It would be very beneficial to attend an Endurance Seminar since running is the skill of focus. Attendees are video taped 2 time during the weekend and receive feedback. Drills are presented and done throughout the weekend. A list of scheduled seminars is found here http://www.crossfitendurance.com/blog/5

    • #72360
      AvatarVeronica Gordon
      Participant

      I never had shoes with big heels or something like that so there is no big change. The only thing I had were orthotics in my shoes, but that was about 1-2 years ago. So I think that is not the problem.

      But when I looked at a few videos here I am pretty sure, that the problem is my standing/walking/running technique.And I want to fix that before things get worse.
      I don’t know anybody teaching running technique and there is no CF Endurance Seminar here in the next months, but there is a Mobility Seminar in October with Kelly.
    • #72361
      AvatarZoey Dowling
      Participant

      As far as what I would do for the pain is definitely back off some on things that cause it. Or things that you notice you have pain doing. When I say back off, I don’t mean don’t do them necessarily, simply maybe lower the intensity or cut back some and limit things that have high impact on your knee. Foot strengthening and mobility work for the legs such as smashing and flossing and things to restore normal range of motion, would be probably be a good idea before trying to trying to increase your performance in running or anything. I had a huge problem with my calves being overactive from my heel strike and overpronation and compensation from other muscles not working properly. My doctor did tell me that stress fractures are apparently very easy to occur so if you begin to notice any sharp pain or the area being sensitive to touch. Back off the exercises and goto the doctors .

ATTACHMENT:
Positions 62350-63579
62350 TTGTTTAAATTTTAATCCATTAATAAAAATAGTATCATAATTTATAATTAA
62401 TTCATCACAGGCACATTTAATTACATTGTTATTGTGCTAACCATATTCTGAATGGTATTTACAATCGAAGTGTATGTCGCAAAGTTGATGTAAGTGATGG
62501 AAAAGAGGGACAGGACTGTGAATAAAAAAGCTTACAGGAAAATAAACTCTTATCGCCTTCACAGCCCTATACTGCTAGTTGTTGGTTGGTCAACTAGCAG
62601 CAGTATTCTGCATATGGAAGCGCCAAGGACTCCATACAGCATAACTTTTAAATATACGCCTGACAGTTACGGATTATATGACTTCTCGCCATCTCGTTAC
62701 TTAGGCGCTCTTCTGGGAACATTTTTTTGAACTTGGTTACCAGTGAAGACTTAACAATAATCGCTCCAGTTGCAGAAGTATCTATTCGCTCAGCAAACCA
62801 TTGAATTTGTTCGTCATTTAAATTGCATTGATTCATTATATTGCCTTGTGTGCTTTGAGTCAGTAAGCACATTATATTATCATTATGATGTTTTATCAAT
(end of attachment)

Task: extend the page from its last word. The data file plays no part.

Sorry for the long answers especially since they are kind of vague in the advice area. Hope it helped some though!

    • #72365
      AvatarAnonymous

      Stefan–
      The Mobility Seminar is a start.
      Orthotics make the correction for your foot as well.
      Have you looked at the rebuilding your feet videos?
      These could be part of the solution.
      I would have someone video tape you running so you can see exactly what you are doing/how you are landing/ where on your foot you are landing etc.